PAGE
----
top of page

How To Make Money In Stocks by William O’Neil.

Updated: May 25, 2021

Cup And Handle Chart Pattern - CANSLIM strategy.



How To Make Money In Stocks by William O’Neil.

O’Neil, founder of the stock brokerage firm William O’Niel and Co, creator of the CAN SLIM strategy and chairman of the publication Investor’s Business Daily.

In this book O’Neil presents 100 charts of the best performing stocks through to 2008. We look to discover the common attributes from the charts which led to their spectacular performance, of which some skyrocketed 20-fold in just a couple of years.

We offer a summary of the book and provide a template you can use to gain similar spectacular performance.

Let’s take a look.

We managed to pull all the 100 stock chart statistics together highlighting the return of each, the number of weeks it took to achieve the return, and perhaps more importantly the annualised return for each chart.

In a moment we will sort the companies in order of the highest annualised returns and look at the characteristics of the very best performing stocks, but first let us summarise the data.

The average return achieved per stock was 805% and the average length of time to achieve such gains was 95 weeks. This gave a spectacular average annualised return of 543%, or almost five and a half times your investment in a year.

We can see in this chart the best return achieved by a company was almost 7000%, all the way down to 210% here. Although these numbers seem impressive at first glance, we must consider the time period in which it took for these returns to materialise. We can do this by annualising the data.

On this chart we can see 6 stocks that achieved an annualised return considerably more than 1000%, a multiple of ten times your investment is an excellent achievement. The next part of this video is to focus on these 6 stocks to determine the commonalities between each, including the catalysts, the chart structure and perhaps more importantly the risk reward profile.

In sixth place we have a company called Resorts International, it achieved a 630% return in just 24 weeks which equated to an annualised return of 1365%.

Other than the annotations written on these weekly charts we are left with determining the reasons for entry ourselves, so let’s see what we can establish here.

First, we can see a Cup and Handle formation which the book refers to in some detail and is often the foundation for William O’Neils strategy.

O’Neil says cup patterns can last between 7 and 65 weeks, this example is approximately 28 weeks in total.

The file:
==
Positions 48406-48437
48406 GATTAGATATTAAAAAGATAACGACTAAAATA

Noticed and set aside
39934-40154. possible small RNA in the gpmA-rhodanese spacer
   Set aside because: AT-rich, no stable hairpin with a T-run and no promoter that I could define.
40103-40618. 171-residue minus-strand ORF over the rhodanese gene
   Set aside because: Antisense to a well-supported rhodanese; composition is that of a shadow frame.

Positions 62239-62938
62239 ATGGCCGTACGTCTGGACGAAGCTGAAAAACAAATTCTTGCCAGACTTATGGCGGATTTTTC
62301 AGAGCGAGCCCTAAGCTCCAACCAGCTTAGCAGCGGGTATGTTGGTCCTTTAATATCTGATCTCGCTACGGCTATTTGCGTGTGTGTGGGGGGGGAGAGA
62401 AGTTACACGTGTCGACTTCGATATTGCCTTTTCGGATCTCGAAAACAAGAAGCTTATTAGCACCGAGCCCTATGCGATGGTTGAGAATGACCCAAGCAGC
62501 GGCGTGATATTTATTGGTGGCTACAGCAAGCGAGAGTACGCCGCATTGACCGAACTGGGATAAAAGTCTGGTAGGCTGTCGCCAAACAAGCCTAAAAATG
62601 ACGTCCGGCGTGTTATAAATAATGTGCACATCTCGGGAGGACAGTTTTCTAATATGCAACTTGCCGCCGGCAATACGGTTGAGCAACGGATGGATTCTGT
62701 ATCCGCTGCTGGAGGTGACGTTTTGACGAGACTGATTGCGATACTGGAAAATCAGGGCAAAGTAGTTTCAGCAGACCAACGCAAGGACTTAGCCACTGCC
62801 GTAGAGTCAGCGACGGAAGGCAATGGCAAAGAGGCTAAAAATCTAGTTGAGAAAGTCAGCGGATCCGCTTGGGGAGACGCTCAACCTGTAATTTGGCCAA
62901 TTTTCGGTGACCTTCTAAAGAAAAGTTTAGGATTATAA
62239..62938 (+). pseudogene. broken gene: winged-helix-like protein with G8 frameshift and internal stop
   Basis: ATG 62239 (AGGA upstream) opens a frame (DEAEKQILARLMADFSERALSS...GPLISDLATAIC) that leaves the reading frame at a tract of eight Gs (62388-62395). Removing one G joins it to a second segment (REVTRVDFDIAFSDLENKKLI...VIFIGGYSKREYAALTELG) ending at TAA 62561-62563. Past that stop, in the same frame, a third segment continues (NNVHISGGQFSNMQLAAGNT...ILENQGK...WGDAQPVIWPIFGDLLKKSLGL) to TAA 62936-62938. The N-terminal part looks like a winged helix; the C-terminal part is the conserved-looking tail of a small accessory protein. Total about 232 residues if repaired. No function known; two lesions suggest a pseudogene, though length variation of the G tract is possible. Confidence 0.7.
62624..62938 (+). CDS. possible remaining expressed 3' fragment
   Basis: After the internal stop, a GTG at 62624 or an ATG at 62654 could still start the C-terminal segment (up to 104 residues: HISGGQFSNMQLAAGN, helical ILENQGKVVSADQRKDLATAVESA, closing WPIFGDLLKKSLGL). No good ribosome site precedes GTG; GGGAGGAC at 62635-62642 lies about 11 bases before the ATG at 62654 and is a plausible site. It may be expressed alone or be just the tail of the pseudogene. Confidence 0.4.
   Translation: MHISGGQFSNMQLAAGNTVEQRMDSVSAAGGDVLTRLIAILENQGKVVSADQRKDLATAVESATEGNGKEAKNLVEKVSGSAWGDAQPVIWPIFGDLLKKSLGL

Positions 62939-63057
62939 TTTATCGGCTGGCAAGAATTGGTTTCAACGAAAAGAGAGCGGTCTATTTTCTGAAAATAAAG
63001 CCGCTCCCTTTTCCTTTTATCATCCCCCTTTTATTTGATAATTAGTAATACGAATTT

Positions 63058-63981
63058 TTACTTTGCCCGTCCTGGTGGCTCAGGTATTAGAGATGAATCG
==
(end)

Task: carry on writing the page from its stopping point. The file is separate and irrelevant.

The “U” shaped area of the cup is important as it creates a strong foundation of owners unwilling to sell. The handle is usually the area of consolidation where a potential entry point could be determined along with a suitable stop loss.

In this example it seems the rising wedge is the catalyst, resulting from these inflection points.

The breakout of the wedge can be seen here at the suggested buy point. Thereafter the price increased 6-fold.

But where would the stop be positioned and what would be the eventual risk reward of this trade….

My suggestion would be below this small pull back under the resistance line of the wedge.

Using this stop loss distance as a measure of risk, we can see the risk reward of this trade equated to 19 to 1 assuming you sold at the climax top, this kind of ratio, when found often enough is where you can really change your account balance.

O,Neil also suggests a maximum stop loss position of no more than 8%.

As a quick example before moving to the next chart and using an 8% stop loss against a £10,000 position, we can assume an £800 risk on the trade. We also know the eventual reward was 19 times the risk, therefore the eventual return on risk was £15,200. A great return in just 24 weeks.

Next, we have a company called J D S Uniphase, the price of this stock rose 1946% in just 66 weeks.

O’Neil suggests that this was the Cup and Handle formation traded in the stock, the formation is a bit too subjective for me on this chart, but we can see the principle in action.

We can see at this buy point that the price broke out of the handle formation through some prior resistance. Also note how the weekly volume saw a spike at the point of purchase in comparison to the previous weeks low volume.

If we again assume a recommended 8% positional risk, the stop loss would be placed around here just below the handle.

We can therefore again calculate the risk reward ratio by following the price trajectory all the way up to the price of 125.

In this example the risk reward ratio would have been 16 to 1.

Again, using the 8% stop loss limit against a £10,000 position, we would have assumed £800 risk and returned a profit of £12,800 in just 66 weeks.

Before we move onto the next stock, lets quickly look at the importance of the risk reward ratio in terms of a trading strategy.

Using the two stock examples we have looked at, a ratio of 16 to 1 is used, we have therefore placed a risk of $100 and a reward of $1600.

We have assumed a win rate of just 20% meaning you can allow for 8 losing trades out of the 10 placed. In this example we make 100 trades and run the simulation 10 times to determine the possible outcomes.

The equity curves show the extremes of all the permutations, here we see the maximum return of almost $35,000 with very little drawdown along the way, and here the minimum return of $11,000.

Notice that the worst-case scenario is 27 losses in a row, this is an important metric because you can determine your possible drawdown based on the amount risked. Let’s say you risked 2% of your account on each trade, this would have equated to a drawdown of 54%. You could therefore perhaps conclude that a 1% risk per trade is more suitable to allow for your trading edge to materialise.

Ok, let us look at the chart in 4th place and see what William O’Nell suggests.

This chart is of Northern Pacific. Unfortunately, I see a lot of subjectivity here but let’s look nonetheless.